Some would argue that the point of estate planning is to have a Plan B, or a plan for when your first plan doesn’t go as anticipated. Sometimes heirs and designated beneficiaries don’t live to benefit from an estate, or they do something that makes them no longer qualified to benefit. Thus, an alternate beneficiary would benefit, if named, to ensure nothing is left to chance.
What’s an alternate beneficiary?
An alternate beneficiary is a person who will benefit from an estate or part of an estate if the primary beneficiary won’t or can’t benefit. For example, a mother bequeaths a farm to her oldest son. However, the oldest son doesn’t want the farm and is too sick to farm even if he wanted to do so. He refuses to take the farm. Now, the farm goes back to the mother’s estate—unless, of course, she named an alternate beneficiary to take the farm in case the oldest son didn’t want it or died before she did. Say she named her best friend, a neighboring farmer, as an alternate beneficiary. Now, the farm will go directly to the friend, who wants the farm and is willing to take it, without it going back into probate.
Why would I want an alternate beneficiary?
Again, an alternate beneficiary is the Plan B, or even C, of estate giving. It ensures that a principal’s estate will remain in the hands of his or her chosen beneficiaries. In the prior scenario, without an alternate beneficiary, the farm would have gone back to the mother’s estate, and a probate judge would then decide who gets the farm based on the laws of succession. This may end up being a person whom mom would have never wanted to inherit her property. Naming an alternate beneficiary ensures that mom has the final say of where her property goes, rather than leaving this decision to a court or a judge.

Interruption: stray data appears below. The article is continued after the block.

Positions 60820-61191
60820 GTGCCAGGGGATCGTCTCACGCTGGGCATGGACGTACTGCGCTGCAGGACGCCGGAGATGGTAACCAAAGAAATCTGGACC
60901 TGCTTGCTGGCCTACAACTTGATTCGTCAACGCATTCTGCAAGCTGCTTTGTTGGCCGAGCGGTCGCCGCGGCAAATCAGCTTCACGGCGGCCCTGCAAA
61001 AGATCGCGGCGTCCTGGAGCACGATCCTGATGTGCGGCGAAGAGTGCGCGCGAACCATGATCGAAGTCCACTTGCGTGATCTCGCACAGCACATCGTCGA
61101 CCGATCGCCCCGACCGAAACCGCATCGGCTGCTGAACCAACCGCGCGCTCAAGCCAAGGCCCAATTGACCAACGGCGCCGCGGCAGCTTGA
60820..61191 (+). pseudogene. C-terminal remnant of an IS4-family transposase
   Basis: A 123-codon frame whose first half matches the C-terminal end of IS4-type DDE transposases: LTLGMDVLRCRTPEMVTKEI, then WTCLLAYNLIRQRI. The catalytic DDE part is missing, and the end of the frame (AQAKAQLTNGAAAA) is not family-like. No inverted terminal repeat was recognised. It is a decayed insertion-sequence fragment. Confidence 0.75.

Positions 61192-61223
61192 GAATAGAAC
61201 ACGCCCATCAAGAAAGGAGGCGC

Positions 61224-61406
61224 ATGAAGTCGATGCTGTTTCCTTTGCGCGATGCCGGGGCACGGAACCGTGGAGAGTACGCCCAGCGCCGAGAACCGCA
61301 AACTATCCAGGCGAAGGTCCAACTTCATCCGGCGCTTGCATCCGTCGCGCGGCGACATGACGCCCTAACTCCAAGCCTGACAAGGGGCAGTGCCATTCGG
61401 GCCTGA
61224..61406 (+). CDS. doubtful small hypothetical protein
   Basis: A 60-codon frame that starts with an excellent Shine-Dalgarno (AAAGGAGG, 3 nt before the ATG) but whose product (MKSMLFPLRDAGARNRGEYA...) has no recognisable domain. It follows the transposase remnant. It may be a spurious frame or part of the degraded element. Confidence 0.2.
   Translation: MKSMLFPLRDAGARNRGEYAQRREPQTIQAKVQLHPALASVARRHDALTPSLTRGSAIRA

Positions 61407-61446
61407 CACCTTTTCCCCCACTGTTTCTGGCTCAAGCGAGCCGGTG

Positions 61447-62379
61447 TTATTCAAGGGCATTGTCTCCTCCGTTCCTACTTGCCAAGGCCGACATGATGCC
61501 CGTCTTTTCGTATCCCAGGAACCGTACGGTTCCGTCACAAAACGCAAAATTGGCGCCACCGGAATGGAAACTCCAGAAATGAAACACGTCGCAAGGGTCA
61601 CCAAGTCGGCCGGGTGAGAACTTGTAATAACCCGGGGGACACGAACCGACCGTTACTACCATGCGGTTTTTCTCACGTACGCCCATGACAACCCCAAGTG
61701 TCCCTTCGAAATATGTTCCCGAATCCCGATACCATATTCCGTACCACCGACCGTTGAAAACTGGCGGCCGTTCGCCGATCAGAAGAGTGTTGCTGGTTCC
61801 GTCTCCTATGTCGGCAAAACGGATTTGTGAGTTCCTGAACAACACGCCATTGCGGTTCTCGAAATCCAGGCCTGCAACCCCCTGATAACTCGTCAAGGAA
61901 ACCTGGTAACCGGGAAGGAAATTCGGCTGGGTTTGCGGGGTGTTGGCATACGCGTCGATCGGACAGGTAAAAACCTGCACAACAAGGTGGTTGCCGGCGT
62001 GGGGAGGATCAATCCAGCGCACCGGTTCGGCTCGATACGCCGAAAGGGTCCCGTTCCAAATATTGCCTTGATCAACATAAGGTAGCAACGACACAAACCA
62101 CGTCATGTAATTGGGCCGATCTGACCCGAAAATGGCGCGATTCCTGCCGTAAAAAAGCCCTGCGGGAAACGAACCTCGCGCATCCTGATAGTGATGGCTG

Create a “Plan B” to stay in control of your estate plan.
If you want the peace of mind knowing that your estate will pass only to the beneficiaries of your choosing, talk to a qualified Ohio estate planning and elder law attorney about naming alternate beneficiaries. Our attorneys will help you work through establishing contingency plans thus avoiding the most common issues that arise when life throws curve balls into your initial plan. If you’d like help getting started, contact our law firm at 877-653-3450 to schedule a complimentary initial consultation.